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World’s Best Diet revealed by scientists

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Brand-Miller, co-author of the Australian edition of World’s Best Diet, believes we’ve often missed out on the filling power of these foods – partly because of the  ‘eat more carbs’ message but also because so many carbohydrates are very refined.

“The advice over the last 30 years has put too much emphasis on carbohydrates and neglected the satiating effect of protein – we took it for granted that Australians were getting enough protein,” she says.  “At the same time the carbohydrates we were eating were getting fluffier.” 

There are no fluffy carbs in this diet. Instead it’s based on fresh vegetables, lean protein sources like fish, poultry, legumes, nuts and dairy foods and dense, grainy foods like rye bread, pumpernickel and barley – the book’s recipe for rye porridge with apple and hazelnuts is the polar opposite of lightweight breakfast cereal.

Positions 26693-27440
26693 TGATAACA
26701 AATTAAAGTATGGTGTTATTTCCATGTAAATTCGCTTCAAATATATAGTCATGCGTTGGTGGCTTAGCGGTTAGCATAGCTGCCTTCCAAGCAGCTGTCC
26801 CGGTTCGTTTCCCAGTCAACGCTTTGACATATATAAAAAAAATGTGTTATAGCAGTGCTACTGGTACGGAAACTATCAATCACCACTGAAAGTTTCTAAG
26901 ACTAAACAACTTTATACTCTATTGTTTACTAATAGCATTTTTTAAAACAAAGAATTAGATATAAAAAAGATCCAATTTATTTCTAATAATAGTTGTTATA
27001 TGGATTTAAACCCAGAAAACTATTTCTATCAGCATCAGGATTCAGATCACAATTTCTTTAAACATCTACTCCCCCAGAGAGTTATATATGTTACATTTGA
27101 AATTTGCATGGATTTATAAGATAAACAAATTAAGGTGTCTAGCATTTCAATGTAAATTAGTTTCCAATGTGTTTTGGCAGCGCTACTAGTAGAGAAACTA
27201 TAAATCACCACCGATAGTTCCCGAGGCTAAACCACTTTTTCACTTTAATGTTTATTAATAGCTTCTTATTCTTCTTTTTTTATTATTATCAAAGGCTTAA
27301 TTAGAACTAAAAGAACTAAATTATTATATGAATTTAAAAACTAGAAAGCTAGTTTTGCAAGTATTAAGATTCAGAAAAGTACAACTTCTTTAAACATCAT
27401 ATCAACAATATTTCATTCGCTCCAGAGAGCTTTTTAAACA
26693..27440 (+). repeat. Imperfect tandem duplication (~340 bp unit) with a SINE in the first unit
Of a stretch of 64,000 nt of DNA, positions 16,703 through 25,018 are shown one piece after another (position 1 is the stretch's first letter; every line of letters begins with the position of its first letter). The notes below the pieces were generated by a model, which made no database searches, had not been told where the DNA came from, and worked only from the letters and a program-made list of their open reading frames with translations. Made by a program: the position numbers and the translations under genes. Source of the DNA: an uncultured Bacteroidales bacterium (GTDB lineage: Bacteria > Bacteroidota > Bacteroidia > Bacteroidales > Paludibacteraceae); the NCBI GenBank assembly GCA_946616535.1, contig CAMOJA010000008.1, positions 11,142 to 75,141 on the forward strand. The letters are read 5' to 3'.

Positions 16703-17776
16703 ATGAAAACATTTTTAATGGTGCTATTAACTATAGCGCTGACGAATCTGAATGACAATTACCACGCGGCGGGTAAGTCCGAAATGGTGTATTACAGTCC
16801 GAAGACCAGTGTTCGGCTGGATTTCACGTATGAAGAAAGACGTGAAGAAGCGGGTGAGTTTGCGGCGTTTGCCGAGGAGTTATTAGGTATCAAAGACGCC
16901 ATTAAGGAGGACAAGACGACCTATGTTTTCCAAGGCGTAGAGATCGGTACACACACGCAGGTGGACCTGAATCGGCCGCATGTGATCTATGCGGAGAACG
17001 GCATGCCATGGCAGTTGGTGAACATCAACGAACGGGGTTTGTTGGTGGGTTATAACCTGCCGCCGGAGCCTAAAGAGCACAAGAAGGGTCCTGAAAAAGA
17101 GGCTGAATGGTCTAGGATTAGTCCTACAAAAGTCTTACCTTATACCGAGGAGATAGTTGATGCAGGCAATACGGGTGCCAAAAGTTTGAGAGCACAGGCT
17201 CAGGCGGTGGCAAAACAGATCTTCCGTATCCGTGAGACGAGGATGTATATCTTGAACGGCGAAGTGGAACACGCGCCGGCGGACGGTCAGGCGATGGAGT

The reason these robust carbs are more filling than their more refined cousins like white bread isn’t just that they keep blood sugar levels steadier, Brand-Miller explains. They also stimulate cells in the gut that produce one of the satiety hormones we need to feel full. These cells are located deep down in the gut – a place that rapidly digested carbs never reach because they’re digested in the upper half of the gut, Brand Miller explains.

“This explains why we still feel hungry after we’ve eaten fluffy white rice,” she says.

But while the World’s Best Diet is higher in protein and lower in carbs it’s no radical diet. The idea is to modestly lower the carbohydrate content of the diet and modestly increase the protein content  to give a ratio of around 2:1 in favour of carbs, says Brand- Miller explaining that a typical Australian diet is generally higher in carbohydrates with a ratio as high as 4:1

Another reason why increasing protein is helpful is because it helps the body’s basal metabolic rate – the rate at which it burns kilojoules – to stay higher, she adds.